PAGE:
Agencies review classified material for possible use in Libby’s trial


Five government agencies are reviewing classified evidence that I. Lewis “Scooter” Libby may want to use at his trial to fight perjury and obstruction-of-justice charges, according to a court transcript made public Monday.

During a Feb. 3 hearing, Special Prosecutor Patrick Fitzgerald told a federal judge that the review of classified materials is being done by the CIA, National Security Council, National Security Agency, State Department and several components within the White House, including the offices of the president and vice president.

Feds blow millions in Katrina aid fraud

The government continued to showcase its incompetence in the wake of Hurricane Katrina, squandering millions of dollars in Katrina disaster aid, including handing $2,000 debit cards to people who gave phony Social Security numbers and used the money for such items as a $450 tattoo, auditors revealed Monday.

Federal money also paid for $375-a-day beachfront condos and 10,777 trailers that were stuck in mud and unusable.

Just one screwup after another


The worse it gets for the Bush administration, the harder the executive branch seems to be stretching to make it even worse still.

Last week produced some of the most stunning public-relations disasters on record for the Bush boys (as in, “good ol’ “). And this speaks volumes for an administration that mishandled the Katrina response, prevaricated about weapons of mass destruction in Iraq, and has done its darnedest to run us into impossible debt.

One of too many


In Washington these days there is great speculation about exactly how intimately President Bush and super-lobbyist Jack Abramoff were acquainted.

According to the Associated Press, Abramoff and his associates logged almost 200 White House contacts during Bush’s first 10 months in office. Reportedly, Abramoff’s personal assistant became a senior adviser to Bush adviser Karl Rove. And Time magazine claims to have seen five photos of Bush and Abramoff that “suggest a level of contact between them that Bush’s aides have downplayed.”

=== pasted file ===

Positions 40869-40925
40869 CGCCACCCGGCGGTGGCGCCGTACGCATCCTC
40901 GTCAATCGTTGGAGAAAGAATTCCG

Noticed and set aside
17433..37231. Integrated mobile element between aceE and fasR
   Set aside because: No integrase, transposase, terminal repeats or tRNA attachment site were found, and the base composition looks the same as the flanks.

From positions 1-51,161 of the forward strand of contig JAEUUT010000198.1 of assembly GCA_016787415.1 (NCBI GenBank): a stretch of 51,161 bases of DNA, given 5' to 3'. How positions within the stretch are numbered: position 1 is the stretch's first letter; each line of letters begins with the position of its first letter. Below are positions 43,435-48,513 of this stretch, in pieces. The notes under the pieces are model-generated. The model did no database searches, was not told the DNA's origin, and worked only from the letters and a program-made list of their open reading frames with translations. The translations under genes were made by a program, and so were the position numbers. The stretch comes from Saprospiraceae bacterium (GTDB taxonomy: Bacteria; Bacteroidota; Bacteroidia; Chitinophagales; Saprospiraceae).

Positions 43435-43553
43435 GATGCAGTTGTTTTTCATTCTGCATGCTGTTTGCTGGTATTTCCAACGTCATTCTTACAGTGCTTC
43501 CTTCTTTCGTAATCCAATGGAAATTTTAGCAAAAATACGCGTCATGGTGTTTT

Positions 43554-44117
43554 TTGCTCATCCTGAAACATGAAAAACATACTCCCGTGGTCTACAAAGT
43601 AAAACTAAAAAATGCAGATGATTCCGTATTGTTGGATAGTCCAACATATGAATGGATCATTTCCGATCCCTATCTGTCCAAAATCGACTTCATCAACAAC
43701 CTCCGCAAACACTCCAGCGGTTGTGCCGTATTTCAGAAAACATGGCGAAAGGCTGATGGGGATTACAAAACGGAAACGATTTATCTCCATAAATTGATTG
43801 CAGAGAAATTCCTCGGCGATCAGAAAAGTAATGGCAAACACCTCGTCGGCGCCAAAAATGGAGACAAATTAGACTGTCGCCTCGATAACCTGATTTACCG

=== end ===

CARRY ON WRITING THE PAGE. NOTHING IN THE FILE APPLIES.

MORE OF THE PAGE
Republicans join Democrats in wanting probe of Cheney

Republican and Democratic senators want Special Counsel Patrick Fitzgerald to investigate Vice President Dick Cheney and others in the CIA leak probe to determine if they authorized an aide to give secret information to reporters.
Sen. Jack Reed, D-R.I., called the leak of intelligence information “inappropriate” if it is true that unnamed “superiors” instructed Cheney’s former chief of staff, I. Lewis “Scooter” Libby, to divulge the material on Iraq.

Sen. George Allen, R-Va., said a full investigation is necessary.

Bush’s approval rating lands in the crapper

President Bush’s marks on overall job approval and for handling the economy are mired near their lowest levels despite a spike in consumer confidence over the past month, an AP-Ipsos poll found.

Bush’s job approval is now at 40 percent and his approval on handling the economy at 39 percent. Those numbers haven’t budged over the last month even with the public’s confidence in the economy growing and the president delivering an upbeat State of the Union address.

Scandal-scarred Republicans question Bush’s actions

President Bush came under fire from angry Republicans Friday for his failed policies on Irag, health care, immigration and other hot-button issues in a closed meeting meant to rally party shell-shocked members for this year’s congressional elections.

Some went so far as to call Bush an "embarrassment" to the party and the nation and grumbled that the party would stand a better chance in the November mid-term elections if he were not President, although none went so far as to suggest he be impeached…at least not yet.

Newest Senator nails Bush on budget

The budget proposed by President Bush adds to middle-class burdens while providing greater benefits for the wealthy and oil companies, Sen. Robert Menendez, D-N.J., said Saturday.

"This is a budget that does more than ignore the problems facing the middle class _ it actually makes them worse," Menendez said in the Democrats’ weekly radio address.

Three more Republicans caught in Abramoff’s web

Three more Republican members of Congress have been linked to efforts by lobbyist Jack Abramoff and a former General Services Administration official appointed by President Bush in a questionable effort to secure leases of government property for Abramoff’s clients, court filings by federal prosecutors reveal.

Lobbyist says Abramoff bills exaggerated Reid contacts

One of Jack Abramoff’s ex-colleagues confirmed Friday he contacted Senate Democratic leader Harry Reid’s office on behalf of the influential lobbyist but says Abramoff’s billing records inflate the amount and extent of his work.

“When Abramoff first arrived at Greenberg Traurig, I did a new colleague a favor by simply asking Reid staffers about when the minimum wage legislation affecting the Mariana Islands would be voted upon by the Senate. I communicated this to Abramoff,” Platt said in a statement e-mailed to The Associated Press.